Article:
Long before I was a horse trainer, I was a period house restoration contractor.
There’s a saying among contractors: “You can have it good, quick and cheap. Pick two out of the three.”
I’ve always said that if you love to ride and to garden and to work (and you don’t have staff), you can also pick two out of the three.
Last week, we were gifted by a surprise visit from dear old friends who create and care for some of Long Island’s most beautiful gardens. The wife comes from a polo-playing family and loves horses. We walked around the farm together and she told me how much she misses having horses in her life. Her two out of the three is gardening and work.
If you were to visit my farm, you’d know immediately which two out of the three I picked.
I still miss gardening, as my friend misses horses. I think of gardening, at its best, as an art, like riding. Although I’ve never asked her, I suspect my friend feels the same.
So this, along with winter coming, got me thinking about horses and horse people and flowers.
As gardeners know, annuals are plants that complete their life cycle in one year. They are often the quickest growing, largest and most spectacularly colored flowers you can grow.
Similarly, those who have their horses at home, who don’t have indoor arenas and who give their horses the winter off, are among the most driven to make the most of the rest of the year. Many of them are among the most dedicated and knowledgeable of horsemen. I’m proud to say that some of them are my clients, and I built my business to cater to them.
Perennials, those plants which grow year after year, also have their analogy in the horse world.
Perennial horsemen are those who will always have horses in their lives, in one way or another. Just as perennials must be divided to thrive, and the roots of rhizomes cut and replanted, there are often generations of horsemen in the same family.
And then there are the biennials. Those are the plants that grow for one year, and then produce seeds from which new plants grow.
Many horsemen are biennials, looking back on years when their lives were devoted to horses, and for whom the seed reblooms later with a new horse or a renewed interest in riding. Careers, motherhood, illness or financial difficulties can lead people to give up horses in their lives if not in their hearts.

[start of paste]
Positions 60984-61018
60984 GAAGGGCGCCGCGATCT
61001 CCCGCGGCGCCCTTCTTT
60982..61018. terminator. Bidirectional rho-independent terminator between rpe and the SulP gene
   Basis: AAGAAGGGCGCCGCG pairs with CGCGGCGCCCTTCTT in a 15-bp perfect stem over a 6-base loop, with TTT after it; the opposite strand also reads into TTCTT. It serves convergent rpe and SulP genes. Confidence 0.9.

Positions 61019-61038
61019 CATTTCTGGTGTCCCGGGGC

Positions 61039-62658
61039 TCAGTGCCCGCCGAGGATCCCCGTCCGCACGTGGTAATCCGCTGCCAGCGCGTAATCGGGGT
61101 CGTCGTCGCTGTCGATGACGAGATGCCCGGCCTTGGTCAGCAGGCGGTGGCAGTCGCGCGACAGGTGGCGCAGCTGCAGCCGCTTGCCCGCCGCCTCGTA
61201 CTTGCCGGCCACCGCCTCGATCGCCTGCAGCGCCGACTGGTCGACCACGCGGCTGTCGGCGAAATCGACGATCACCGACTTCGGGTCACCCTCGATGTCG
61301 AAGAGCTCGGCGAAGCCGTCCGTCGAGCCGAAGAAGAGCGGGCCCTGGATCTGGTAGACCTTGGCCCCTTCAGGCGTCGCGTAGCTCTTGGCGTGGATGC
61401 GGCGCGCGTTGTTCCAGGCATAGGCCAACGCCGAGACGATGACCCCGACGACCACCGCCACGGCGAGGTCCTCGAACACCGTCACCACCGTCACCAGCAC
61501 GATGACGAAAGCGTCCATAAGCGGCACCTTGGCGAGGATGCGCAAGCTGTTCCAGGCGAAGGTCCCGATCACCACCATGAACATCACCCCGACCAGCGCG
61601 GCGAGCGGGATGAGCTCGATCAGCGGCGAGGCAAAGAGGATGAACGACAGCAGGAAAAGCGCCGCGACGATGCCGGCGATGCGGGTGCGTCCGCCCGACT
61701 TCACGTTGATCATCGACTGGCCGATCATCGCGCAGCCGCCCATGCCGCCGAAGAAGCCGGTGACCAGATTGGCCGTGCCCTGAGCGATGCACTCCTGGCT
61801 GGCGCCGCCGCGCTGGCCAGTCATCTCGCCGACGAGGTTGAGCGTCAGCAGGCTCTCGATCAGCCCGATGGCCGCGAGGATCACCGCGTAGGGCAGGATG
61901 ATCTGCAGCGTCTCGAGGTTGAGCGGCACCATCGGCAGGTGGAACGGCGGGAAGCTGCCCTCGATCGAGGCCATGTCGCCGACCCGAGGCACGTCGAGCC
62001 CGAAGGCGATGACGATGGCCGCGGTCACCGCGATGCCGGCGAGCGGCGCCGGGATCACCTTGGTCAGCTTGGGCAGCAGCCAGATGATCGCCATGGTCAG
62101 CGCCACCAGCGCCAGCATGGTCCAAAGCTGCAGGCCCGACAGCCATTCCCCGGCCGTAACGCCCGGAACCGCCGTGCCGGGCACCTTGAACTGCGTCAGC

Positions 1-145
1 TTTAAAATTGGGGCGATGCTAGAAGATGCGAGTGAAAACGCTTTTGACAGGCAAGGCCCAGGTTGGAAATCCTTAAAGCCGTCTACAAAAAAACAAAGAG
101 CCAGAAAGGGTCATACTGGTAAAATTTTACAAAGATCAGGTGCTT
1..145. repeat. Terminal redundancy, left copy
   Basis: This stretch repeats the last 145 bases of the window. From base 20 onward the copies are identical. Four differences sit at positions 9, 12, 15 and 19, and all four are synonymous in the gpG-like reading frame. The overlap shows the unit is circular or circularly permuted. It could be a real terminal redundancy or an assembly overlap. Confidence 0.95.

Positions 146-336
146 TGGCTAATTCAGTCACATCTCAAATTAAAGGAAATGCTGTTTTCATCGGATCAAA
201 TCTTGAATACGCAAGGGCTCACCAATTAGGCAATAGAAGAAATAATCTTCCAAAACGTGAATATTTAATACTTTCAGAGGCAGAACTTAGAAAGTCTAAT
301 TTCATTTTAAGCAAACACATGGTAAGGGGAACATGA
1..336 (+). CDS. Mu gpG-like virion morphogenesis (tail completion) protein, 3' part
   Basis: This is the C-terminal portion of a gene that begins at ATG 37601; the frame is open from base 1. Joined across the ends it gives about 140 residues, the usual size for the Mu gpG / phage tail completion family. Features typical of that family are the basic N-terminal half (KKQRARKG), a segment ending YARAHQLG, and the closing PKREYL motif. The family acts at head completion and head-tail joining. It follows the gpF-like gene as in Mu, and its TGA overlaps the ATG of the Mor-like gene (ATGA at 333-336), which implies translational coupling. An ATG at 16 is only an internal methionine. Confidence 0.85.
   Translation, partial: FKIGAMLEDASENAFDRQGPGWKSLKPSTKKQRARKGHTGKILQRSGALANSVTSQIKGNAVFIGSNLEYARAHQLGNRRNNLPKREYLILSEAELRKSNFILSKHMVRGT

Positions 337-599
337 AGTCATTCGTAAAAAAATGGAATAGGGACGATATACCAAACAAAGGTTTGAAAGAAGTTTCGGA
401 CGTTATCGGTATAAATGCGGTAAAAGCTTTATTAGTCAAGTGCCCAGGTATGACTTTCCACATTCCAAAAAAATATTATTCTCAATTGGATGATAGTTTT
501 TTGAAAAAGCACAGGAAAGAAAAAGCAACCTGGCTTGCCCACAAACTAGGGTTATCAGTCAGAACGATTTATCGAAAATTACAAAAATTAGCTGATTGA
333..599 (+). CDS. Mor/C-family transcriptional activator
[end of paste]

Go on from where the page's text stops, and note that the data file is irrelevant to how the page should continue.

I realize that with this line of thought I’m risking the kind of ridicule heaped on Barbara Walters after her interview with Katherine Hepburn…
That’s okay. I’m a biennial who sometimes resembles an annual and other years resembles a perennial, like the hollyhocks that grow each year along the side one of my outbuildings.
How about you?
Great post Katie; I would say I’m presently struggling with the “pests and diseases” of horse, house and garden life, but like all good gardeners, you learn from the season’s losses and failures and hope for better weather next year!
Great to hear from you! I’m sorry that this year has been a struggle. I miss your blog posts, insights and photographs of your beautiful gardens. You’re so right that all good gardeners learn from the season’s losses and failures (I love how you express that), and that’s why gardening teaches us about life and helps us endure life when it gets hard. As horses do…and old houses, too.
Elaine L. said:
Having lived in New England most of my life with my horses in the backyard made me an annual. Now that I have relocated to the sunny climes of Fl I will have the ability to be more active with my current horse (when he gets down here) all year long. But I was born a perennial when God gifted me with this “grand passion” and when old age makes physical involvement impossible: I want to die hanging over the rail of some horse function just watching all the pretty horses go by…………….
I know that nothing will give you more pleasure than being able to do things with your horse all year long. Dini says “Hi!” and is feeling great, can’t wait to join you in Florida, and says he wants another Hilton Herball please.
Elaine L. said:
I am working on the herb balls. I checked a couple of days ago, but no news on the arrival of the smaller packs.
Don’t worry. He still has almost a month’s supply!